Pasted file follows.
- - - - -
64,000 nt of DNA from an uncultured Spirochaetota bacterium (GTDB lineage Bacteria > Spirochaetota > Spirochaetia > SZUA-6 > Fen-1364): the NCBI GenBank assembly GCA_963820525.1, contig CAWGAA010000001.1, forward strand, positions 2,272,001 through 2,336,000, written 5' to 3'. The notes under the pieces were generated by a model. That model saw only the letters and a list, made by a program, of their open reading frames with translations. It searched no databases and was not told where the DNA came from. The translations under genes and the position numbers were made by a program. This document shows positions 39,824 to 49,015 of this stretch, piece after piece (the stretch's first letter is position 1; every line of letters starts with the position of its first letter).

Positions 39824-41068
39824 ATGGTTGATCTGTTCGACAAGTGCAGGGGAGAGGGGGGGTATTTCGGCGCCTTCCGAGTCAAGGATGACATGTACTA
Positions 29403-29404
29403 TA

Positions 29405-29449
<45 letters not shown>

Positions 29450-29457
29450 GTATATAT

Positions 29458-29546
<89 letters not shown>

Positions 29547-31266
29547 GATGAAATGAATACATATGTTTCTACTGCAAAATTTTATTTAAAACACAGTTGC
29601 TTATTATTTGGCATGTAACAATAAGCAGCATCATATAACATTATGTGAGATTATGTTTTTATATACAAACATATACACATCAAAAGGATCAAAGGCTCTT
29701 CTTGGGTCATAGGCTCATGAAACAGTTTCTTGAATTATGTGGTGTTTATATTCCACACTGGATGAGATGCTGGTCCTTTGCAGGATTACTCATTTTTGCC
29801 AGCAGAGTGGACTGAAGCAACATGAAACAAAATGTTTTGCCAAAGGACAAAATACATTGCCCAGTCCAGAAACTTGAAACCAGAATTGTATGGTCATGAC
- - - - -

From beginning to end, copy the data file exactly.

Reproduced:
64,000 nt of DNA from an uncultured Spirochaetota bacterium (GTDB lineage Bacteria > Spirochaetota > Spirochaetia > SZUA-6 > Fen-1364): the NCBI GenBank assembly GCA_963820525.1, contig CAWGAA010000001.1, forward strand, positions 2,272,001 through 2,336,000, written 5' to 3'. The notes under the pieces were generated by a model. That model saw only the letters and a list, made by a program, of their open reading frames with translations. It searched no databases and was not told where the DNA came from. The translations under genes and the position numbers were made by a program. This document shows positions 39,824 to 49,015 of this stretch, piece after piece (the stretch's first letter is position 1; every line of letters starts with the position of its first letter).

Positions 39824-41068
39824 ATGGTTGATCTGTTCGACAAGTGCAGGGGAGAGGGGGGGTATTTCGGCGCCTTCCGAGTCAAGGATGACATGTACTA
Positions 29403-29404
29403 TA

Positions 29405-29449
<45 letters not shown>

Positions 29450-29457
29450 GTATATAT

Positions 29458-29546
<89 letters not shown>

Positions 29547-31266
29547 GATGAAATGAATACATATGTTTCTACTGCAAAATTTTATTTAAAACACAGTTGC
29601 TTATTATTTGGCATGTAACAATAAGCAGCATCATATAACATTATGTGAGATTATGTTTTTATATACAAACATATACACATCAAAAGGATCAAAGGCTCTT
29701 CTTGGGTCATAGGCTCATGAAACAGTTTCTTGAATTATGTGGTGTTTATATTCCACACTGGATGAGATGCTGGTCCTTTGCAGGATTACTCATTTTTGCC
29801 AGCAGAGTGGACTGAAGCAACATGAAACAAAATGTTTTGCCAAAGGACAAAATACATTGCCCAGTCCAGAAACTTGAAACCAGAATTGTATGGTCATGAC